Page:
Do pros use hybrids? Plenty of amateur golfers carry them, yet you don’t hear much banter about them during a Sunday afternoon PGA TOUR broadcast.
Why is that? Is it because not a single professional golfer uses one?
Far from it.
Hybrid clubs offer many of us amateurs the chance to not only hit yardages that fall between long irons and fairway woods, but also have a clubface that can plow through tougher lies and send that ball high in the air and down the fairway.
Their round head provides more pop than a traditional iron but the smaller dimensions provide an aerodynamic design that outperforms what a fairway wood could do from thick rough. So why don’t we hear about pros using them?
Players That Use Hybrids
To get right into it, the notion that pros don’t use hybrids is completely false. In fact, plenty of PGA TOUR professionals use them and MOST LPGA and Champions Tour players use them as well.
On the TOUR, top players like Jason Duffner, Matt Kuchar and Jimmy Walker have all been known to carry a hybrid club in their bags. Webb Simpson won the Waste Management Phoenix Open earlier this year with not one but two hybrids.
The current #9 in the Official World Golf Rankings has a Titleist 913Hd 20 degree and a 915Hd 23.5 degree in his bag.
The reason fewer players on the PGA TOUR use them as compared to the LPGA and Champions Tour is likely because of swing speeds. A faster swing speed with a long iron allows you to still cut through tougher terrain and achieve a high ball flight.
Slower swing speeds can benefit more from the help of a hybrid doing some of the work for you. Hybrids, by nature, launch the ball higher with more trajectory than a fairway wood.
On the LPGA and Champions Tour, swing speeds are, on average, a bit slower. These players benefit from the aerodynamic design of the hybrid as well as putting a graphite shaft on the club to drop the weight.
It is difficult to be consistent with longer irons, especially from the rough. Hybrids make long approach shots seem a little bit less daunting, something that even the top touring pros are willing to take advantage of.
Even with the higher swing speeds of PGA TOUR professionals, a lot of guys still opt for a Hybrid over a long iron in certain situations. Maybe it doesn’t get discussed enough on broadcasts, but if you follow along close enough, you’ll see players pulling them from the bag in most telecasts.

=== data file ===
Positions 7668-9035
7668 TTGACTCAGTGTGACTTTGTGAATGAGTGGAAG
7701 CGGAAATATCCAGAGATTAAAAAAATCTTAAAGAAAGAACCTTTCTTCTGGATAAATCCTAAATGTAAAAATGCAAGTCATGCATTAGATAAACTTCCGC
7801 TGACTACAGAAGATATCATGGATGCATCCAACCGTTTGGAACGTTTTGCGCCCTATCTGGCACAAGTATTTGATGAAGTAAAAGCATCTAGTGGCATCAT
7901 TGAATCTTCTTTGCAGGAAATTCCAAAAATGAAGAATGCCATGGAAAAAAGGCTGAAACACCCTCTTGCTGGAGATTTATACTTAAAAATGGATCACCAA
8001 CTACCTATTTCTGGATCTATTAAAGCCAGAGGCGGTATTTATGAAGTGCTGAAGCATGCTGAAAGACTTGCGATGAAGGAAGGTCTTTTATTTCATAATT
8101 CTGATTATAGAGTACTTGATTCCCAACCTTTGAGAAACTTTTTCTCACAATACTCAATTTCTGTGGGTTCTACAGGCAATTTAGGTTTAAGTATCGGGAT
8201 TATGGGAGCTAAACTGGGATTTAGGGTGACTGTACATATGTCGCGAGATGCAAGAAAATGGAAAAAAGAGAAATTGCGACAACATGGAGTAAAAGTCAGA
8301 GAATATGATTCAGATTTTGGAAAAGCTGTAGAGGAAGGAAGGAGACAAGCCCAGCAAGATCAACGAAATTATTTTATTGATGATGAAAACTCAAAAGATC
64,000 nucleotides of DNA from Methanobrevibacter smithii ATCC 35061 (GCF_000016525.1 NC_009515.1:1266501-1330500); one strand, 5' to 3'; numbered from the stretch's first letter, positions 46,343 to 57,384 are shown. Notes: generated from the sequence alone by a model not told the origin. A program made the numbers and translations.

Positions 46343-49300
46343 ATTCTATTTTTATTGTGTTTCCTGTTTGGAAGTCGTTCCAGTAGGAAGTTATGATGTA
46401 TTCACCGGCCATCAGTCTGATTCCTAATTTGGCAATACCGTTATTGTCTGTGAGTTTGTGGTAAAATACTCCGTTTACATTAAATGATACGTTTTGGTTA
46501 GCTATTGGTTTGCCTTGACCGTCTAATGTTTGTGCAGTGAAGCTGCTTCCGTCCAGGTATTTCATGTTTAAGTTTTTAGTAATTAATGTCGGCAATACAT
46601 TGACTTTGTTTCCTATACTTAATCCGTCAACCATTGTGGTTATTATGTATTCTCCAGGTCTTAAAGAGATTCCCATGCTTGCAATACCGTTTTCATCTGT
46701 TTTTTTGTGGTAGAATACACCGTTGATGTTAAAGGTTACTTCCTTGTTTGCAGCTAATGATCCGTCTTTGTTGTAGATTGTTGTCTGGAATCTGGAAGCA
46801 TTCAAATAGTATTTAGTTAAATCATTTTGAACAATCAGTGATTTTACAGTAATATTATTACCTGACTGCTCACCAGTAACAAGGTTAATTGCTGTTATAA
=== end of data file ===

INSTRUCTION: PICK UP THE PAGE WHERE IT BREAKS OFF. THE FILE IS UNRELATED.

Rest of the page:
As for the benefits they experience from using a hybrid, let’s dive into that a little bit more.
Benefits of Using a Hybrid
Hybrids combine the top benefits of using a fairway wood with the best parts of using an iron.
The shorter shaft of a hybrid makes it feel less like you’re standing over a scary 3-wood approach shot, and more like you’re hitting a smooth, controlled 6-iron. Yet, the clubhead mimics the strength and power of a fairway wood without being overly bulky.
With the weight of the club moved back and to the bottom of the club, you will benefit from a high launch and soft landing. Imagine being faced with a shot at a green a long-iron’s distance away with minimal room for runout on the green.
Pulling a hybrid from the bag and using that lower center of gravity will allow that ball to get up higher than your 4-iron and stop when you want it to without ending up in the backside bunker.
Another way you’ll benefit from choosing to play a hybrid is in those deep rough lies or bunker situations where you really need to get the ball down the fairway but don’t trust a long iron to give you solid contact. Imagine the clubhead of the hybrid as more of a hammer; powering through the thick and nasty stuff without much resistance. You can keep your swing smooth and easy and just watch that ball pop up and out.
The beauty of the hybrid really does lie in its versatility. It can be used off the tee to meet a yardage need on longer par 3s or layup opportunities on par 4s and 5s.
It’s effortless to hit off the deck as it’s more dense body doesn’t bounce off the turf quite as dramatically as a fairway metal.
It can save you from trouble in the deep rough or sand, hence the alternate name “rescue club”.
And finally, it’s lighter and easier to hit than any other club that would be used to meet that long distance approach.
If you don’t yet have one in your set of clubs, I highly recommend considering a hybrid. There are plenty of brands, lofts, and styles to choose from. Be sure to take the time to try some out and see what fits your preferences. Once you have one you like, I guarantee you’ll thoroughly enjoy the results you see on the course.